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New law to alter juvenile justice

Speaking at a public forum Tuesday, Georgia Commissioner of Juvenile Justice, Avery Niles gave an overview of Georgia House Bill 242 and the changes it will bring when it’s implemented in January. (Staff photo: Jim West)

Speaking at a public forum Tuesday, Georgia Commissioner of Juvenile Justice, Avery Niles gave an overview of Georgia House Bill 242 and the changes it will bring when it’s implemented in January. (Staff photo: Jim West)

ALBANY — To incarcerate a juvenile offender for a year costs taxpayers more that $91,000. That’s what Avery Niles, Georgia commissioner of juvenile justice, said during a forum on juvenile justice Tuesday. Speaking at the downtown Law Enforcement Center, Niles said the high cost of incarceration is only one aspect of the justice system which will be improved by the implementation of Georgia House Bill 242 this January.

According to its official summary by the General Assembly, the reforms included within the bill spring from the Governor’s Special Council on Justice Reform in Georgia and are intended to substantially revise, supersede and modernize provisions related to juvenile proceedings and enact comprehensive juvenile justice. For its part in the change, Dougherty County will receive $300,000 to initiate the requirements in 2014.

“(The bill) will be real productive for communities,” Niles said. “It reshapes the way Georgia has always policed itself, how it houses juvenile offenders. It deals with those guys and girls who are on mental health meds or need substance abuse treatments to keep them stabilized. “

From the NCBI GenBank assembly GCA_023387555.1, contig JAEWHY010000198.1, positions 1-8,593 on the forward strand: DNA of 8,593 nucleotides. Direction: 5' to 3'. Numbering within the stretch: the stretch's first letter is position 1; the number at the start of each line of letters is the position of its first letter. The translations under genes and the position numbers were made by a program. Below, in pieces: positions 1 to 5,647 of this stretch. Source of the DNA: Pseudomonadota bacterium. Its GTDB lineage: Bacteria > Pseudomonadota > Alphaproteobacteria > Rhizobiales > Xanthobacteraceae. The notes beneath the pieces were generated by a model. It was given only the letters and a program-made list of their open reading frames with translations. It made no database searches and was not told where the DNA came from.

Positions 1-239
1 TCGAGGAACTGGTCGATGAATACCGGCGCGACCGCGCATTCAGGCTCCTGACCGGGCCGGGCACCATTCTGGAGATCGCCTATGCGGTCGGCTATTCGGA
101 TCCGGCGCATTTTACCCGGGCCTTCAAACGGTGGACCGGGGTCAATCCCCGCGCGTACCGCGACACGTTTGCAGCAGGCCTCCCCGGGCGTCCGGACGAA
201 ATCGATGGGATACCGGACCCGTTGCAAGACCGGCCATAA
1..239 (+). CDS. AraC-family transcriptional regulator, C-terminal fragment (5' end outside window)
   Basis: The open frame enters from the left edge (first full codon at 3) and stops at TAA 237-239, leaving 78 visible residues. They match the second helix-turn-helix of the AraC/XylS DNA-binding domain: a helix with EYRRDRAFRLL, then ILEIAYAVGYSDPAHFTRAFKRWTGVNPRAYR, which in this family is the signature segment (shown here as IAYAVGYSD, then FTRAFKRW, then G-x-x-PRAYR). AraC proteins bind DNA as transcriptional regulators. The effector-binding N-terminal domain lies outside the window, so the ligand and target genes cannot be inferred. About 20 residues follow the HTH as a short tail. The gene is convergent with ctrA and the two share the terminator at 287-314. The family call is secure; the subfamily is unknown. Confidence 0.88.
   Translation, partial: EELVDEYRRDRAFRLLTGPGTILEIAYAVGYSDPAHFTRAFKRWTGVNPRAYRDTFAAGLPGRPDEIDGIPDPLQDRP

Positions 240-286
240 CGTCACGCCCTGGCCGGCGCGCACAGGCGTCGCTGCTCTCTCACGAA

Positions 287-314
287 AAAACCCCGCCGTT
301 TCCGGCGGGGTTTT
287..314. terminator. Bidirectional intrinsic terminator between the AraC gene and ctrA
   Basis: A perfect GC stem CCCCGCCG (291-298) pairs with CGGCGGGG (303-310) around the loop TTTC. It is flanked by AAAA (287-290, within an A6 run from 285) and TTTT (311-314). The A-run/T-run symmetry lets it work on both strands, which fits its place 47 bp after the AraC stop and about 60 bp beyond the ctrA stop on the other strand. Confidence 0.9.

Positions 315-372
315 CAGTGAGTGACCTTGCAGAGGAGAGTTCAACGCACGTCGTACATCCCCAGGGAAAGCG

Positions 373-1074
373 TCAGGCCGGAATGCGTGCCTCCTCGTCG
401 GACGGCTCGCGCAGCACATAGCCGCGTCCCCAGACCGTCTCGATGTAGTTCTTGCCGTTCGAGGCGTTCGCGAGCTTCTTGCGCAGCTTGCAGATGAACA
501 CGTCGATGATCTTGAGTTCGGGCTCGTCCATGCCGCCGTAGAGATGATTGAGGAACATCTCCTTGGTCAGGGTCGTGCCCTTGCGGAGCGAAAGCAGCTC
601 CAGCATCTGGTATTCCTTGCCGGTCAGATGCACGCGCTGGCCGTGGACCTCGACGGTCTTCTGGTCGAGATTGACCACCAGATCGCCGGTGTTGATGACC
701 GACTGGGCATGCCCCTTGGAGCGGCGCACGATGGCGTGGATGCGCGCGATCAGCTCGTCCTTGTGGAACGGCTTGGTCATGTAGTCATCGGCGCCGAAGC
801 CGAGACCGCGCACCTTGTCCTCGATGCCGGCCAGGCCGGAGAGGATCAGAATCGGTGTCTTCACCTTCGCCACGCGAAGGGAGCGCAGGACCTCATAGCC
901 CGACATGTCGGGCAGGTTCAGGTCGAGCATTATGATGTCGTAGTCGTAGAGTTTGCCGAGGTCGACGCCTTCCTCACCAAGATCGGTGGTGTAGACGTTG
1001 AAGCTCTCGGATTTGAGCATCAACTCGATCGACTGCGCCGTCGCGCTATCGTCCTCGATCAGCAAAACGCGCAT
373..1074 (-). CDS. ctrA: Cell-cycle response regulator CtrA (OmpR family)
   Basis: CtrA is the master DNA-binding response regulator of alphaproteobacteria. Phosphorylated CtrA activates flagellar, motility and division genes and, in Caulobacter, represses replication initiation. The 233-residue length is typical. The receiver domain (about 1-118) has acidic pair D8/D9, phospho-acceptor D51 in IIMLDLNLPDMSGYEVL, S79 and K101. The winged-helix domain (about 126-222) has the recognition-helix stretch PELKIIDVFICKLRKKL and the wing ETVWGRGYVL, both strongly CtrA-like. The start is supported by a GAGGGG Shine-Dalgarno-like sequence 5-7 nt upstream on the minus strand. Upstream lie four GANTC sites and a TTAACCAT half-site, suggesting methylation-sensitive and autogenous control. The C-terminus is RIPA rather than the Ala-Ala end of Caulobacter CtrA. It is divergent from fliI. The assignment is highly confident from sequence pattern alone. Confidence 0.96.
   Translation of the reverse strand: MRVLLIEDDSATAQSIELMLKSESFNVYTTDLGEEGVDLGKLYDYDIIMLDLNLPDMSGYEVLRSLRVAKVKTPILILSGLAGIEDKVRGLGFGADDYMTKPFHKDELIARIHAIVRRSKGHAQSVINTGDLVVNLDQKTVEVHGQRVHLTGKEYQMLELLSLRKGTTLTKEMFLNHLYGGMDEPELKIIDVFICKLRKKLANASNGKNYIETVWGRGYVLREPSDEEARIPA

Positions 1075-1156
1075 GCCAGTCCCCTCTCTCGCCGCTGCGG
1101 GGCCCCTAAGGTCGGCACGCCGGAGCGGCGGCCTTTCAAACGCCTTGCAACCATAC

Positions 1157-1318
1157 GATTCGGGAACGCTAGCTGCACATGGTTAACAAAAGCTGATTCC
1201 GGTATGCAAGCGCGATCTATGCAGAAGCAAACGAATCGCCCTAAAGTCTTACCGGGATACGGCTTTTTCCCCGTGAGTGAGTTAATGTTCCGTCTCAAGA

According to Niles, the bill gives local judges the power to act in the best interest of offending minors, which in many ways goes to the heart of the new bill. Before the start of the new year, three new therapists are to be trained specifically for the tasks at hand, said Nicole Janer, project manager for Evidence-Based Associates, the North Carolina-based company which will oversee much of the new direction mandated by HB242.

For those offending juveniles who are deemed non-violent, who aren’t real “criminals,” up to four months of “fundamental family therapy” will be provided on an in-home basis. Family members will be expected to participate in the treatments. According to Janer, the Evidence-Based system has a successful track record in 17 of 20 Florida judicial circuits. It’s been used in other states as well, she said, at a cost of just $5,000 per youth annually.

“We need to have more in the community act as mentors, and to offer jobs to young people,” said Herbie Solomon, Dougherty County Juvenile Court judge. “We need more role models who will take that young boy and show him how to be a man and to teach young girls how to become a woman.”

Solomon called the initiative “long overdue,” and said the new code will allow communities to attempt to “solve and illuminate some of the issues that are facing our children.”

Tuesday’s public forum was presented by the Albany City Commission. City Manager, James Taylor announced a followup segment will be presented Nov. 19.